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The 5th Wave

D: J Blakeson / 112m

Cast: Chloë Grace Moretz, Nick Robinson, Alex Roe, Liev Schreiber, Maria Bello, Ron Livingston, Maggie Siff, Zackary Arthur, Maika Monroe, Tony Revolori, Talitha Bateman, Cade Canon Ball, Alex MacNicoll, Nadji Jeter, Gabriela Lopez

It’s actually hard to know where to start with The 5th Wave. (It’s equally hard to know where to finish as well.) Yet another adaptation of the first in a trilogy of YA novels – this time by Rick Yancey – the movie has so many problems, and so many flaws it’s almost embarrassing. Up front and centre there’s Chloë Grace Moretz, an actress whose career has evolved – somehow – out of calling a bunch of goons “c*nts”, and who lacks the wherewithal to cry properly when her character’s father dies (look closely and you’ll find that Moretz’s face is not the definition of “tear-streaked”). Moretz just isn’t convincing enough as Cassie, the nominal heroine of the novels and the movie, and every time she’s asked to show some emotion it’s like there’s a war of attrition going on in her head, as she struggles to work out which facial expression will fit the bill. Often she settles for confused, or confused and angry, almost like they’re default modes for acting.

The 5th Wave - scene2

Then there’s the supporting cast, a mix of relative newcomers and veterans who all should have known better and sought employment elsewhere. On the veterans side there’s Liev Schreiber and Maria Bello, two very good, accomplished actors who are more than capable of giving award-winning performances (and they have). But here it’s a very different story (much like this adaptation of Yancey’s novel). Schreiber, playing a US military commander, looks bored and sounds bored throughout, as if he’s committed to the movie before reading the script and is now regretting the decision completely. Bello, on the other hand, at least has the luxury of being almost unrecognisable as another member of the military, but even she can’t bring anything resembling an effective portrayal to a role that requires her to jab her co-stars with a needle gun or spit out her lines as if they were poisonous.

On the relative newcomers side, it’s disheartening to see the likes of Revolori, excellent as the bellboy in The Grand Budapest Hotel (2014), and Monroe, also excellent as the heroine of It Follows (2014), reduced to making ends meet by playing characters who are either unmemorable (Revolori) or stereotypically superficial (Monroe – the tough as nails female who doesn’t take shit from anyone). If this is the best movie they could get to work on in 2015 then they need to seriously rethink who’s representing them. As the two male leads, Robinson (as Cassie’s high school crush, Ben) opts for sulky and remote, while Roe (as Evan, who helps Cassie when she’s injured) aims for a combination of Theo James and Ansel Elgort from the Divergent series, and misses them both by a mile.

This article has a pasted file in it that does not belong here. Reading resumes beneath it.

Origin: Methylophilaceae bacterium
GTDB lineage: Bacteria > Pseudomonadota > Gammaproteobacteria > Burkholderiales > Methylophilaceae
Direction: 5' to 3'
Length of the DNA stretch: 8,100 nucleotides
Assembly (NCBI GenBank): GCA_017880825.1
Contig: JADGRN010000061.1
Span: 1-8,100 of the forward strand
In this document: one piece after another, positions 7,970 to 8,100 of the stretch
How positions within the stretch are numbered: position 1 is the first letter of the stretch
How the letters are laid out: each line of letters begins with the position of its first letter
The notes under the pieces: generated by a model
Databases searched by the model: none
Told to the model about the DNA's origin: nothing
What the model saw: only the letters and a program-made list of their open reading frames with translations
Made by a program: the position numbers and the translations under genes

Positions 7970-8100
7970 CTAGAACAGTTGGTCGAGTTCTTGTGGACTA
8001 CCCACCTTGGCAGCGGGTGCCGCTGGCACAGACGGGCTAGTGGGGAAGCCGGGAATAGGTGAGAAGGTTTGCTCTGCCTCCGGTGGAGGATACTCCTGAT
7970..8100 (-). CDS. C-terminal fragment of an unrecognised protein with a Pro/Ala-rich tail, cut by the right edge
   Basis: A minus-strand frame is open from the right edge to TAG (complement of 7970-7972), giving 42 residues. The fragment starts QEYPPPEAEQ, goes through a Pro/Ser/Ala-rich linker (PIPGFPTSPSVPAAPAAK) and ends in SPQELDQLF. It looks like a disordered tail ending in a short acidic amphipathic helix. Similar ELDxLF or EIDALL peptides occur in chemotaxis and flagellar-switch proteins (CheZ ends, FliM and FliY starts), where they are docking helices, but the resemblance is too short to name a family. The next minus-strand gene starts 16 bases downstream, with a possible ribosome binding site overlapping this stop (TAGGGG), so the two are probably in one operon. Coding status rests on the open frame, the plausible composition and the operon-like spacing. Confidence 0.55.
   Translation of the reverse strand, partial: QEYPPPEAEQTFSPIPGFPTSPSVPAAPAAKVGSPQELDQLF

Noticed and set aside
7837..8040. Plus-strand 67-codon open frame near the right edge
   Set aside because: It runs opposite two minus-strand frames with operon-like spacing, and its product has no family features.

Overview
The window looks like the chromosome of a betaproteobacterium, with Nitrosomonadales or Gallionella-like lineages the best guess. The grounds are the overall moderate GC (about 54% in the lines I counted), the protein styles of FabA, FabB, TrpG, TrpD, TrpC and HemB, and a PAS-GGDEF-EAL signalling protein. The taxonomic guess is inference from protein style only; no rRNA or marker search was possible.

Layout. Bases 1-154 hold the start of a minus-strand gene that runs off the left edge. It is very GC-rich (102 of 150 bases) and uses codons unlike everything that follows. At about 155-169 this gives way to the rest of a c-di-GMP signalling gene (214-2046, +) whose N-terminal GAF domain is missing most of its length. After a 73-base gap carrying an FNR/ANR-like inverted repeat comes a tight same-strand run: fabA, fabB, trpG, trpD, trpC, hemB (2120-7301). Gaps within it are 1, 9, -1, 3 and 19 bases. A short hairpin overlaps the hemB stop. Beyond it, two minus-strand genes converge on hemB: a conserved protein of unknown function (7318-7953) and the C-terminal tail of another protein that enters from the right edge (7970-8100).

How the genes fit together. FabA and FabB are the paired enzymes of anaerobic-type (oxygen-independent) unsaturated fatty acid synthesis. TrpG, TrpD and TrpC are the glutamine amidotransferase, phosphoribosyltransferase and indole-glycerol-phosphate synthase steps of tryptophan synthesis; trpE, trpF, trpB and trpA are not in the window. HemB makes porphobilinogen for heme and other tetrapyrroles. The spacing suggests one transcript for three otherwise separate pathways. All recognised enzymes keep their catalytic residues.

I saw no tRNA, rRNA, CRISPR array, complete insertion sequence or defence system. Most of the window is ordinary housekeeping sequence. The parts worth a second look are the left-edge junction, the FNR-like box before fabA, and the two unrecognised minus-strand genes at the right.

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The look of the movie is also a problem. At the beginning, as Cassie provides an overview of the alien invasion and the various waves that have occurred so far, there’s a definite feel of money being well-spent, and the movie has an exciting buzz about it. But once that section is over, and Cassie, her father (Livingston), and her younger brother Sam (Arthur), arrive at the refugee camp it all becomes very generic in terms of both the art direction and the cinematography. And by the movie’s end, the cast are consigned to running around empty underground corridors in a volley of scenes that could be taking place in any post-apocalyptic low-budget sci-fi movie.

All this can be laid firmly at the door of the script, a mishmash of YA tropes and sci-fi melodrama that’s been cobbled together by three writers, all of whom should have been able to do a better job than this. Susannah Grant wrote the script for Erin Brockovich (2000) and was nominated for an Oscar, while Jeff Pinkner has an envious track record on TV shows such as Lost and Fringe. And then there’s Akiva Goldsman, an Oscar winner for A Beautiful Mind (2001), and a recent participant in YA adaptations with the script for Insurgent (2015). But when all three can’t stop a movie from sounding like it was written by a trio of people who believe caricature and cliché are the best options, then the movie is pretty much abandoning all hope and waving a surrender flag.

The 5th Wave - scene1

But all this pales in comparison to the flaccid direction foisted on the movie by Blakeson. Making only his second feature after The Disappearance of Alice Creed (2009), Blakeson has trouble making any of it sound or look convincing, from the tepid romance between Cassie and Evan, to the video game sequences where Ben and his squad try and hunt down the aliens – possibly the worst example of the movie’s haphazard approach to editing – whatever the requirement, Blakeson finds some way to spoil it or prevent it from reaching its full potential. When you can’t even find a way of making Liev Schreiber look menacing, or inject any excitement into the destruction of a major air force base then you’ve got real problems. Maybe there’s a budgetary explanation for some of this but in the main, nothing works as well as it should.

Rating: 3/10 – its opening salvo of disaster aside, The 5th Wave works best as a cautionary tale to other makers of dystopian YA movies, in that they should avoid replicating this movie’s mistakes and do exactly the opposite of what it does here; limp and unappealing, with yet another inexplicable lead role for Moretz, it’s a movie that redefines the term “lacklustre” and has hopefully done enough to dissuade any sequels from being made.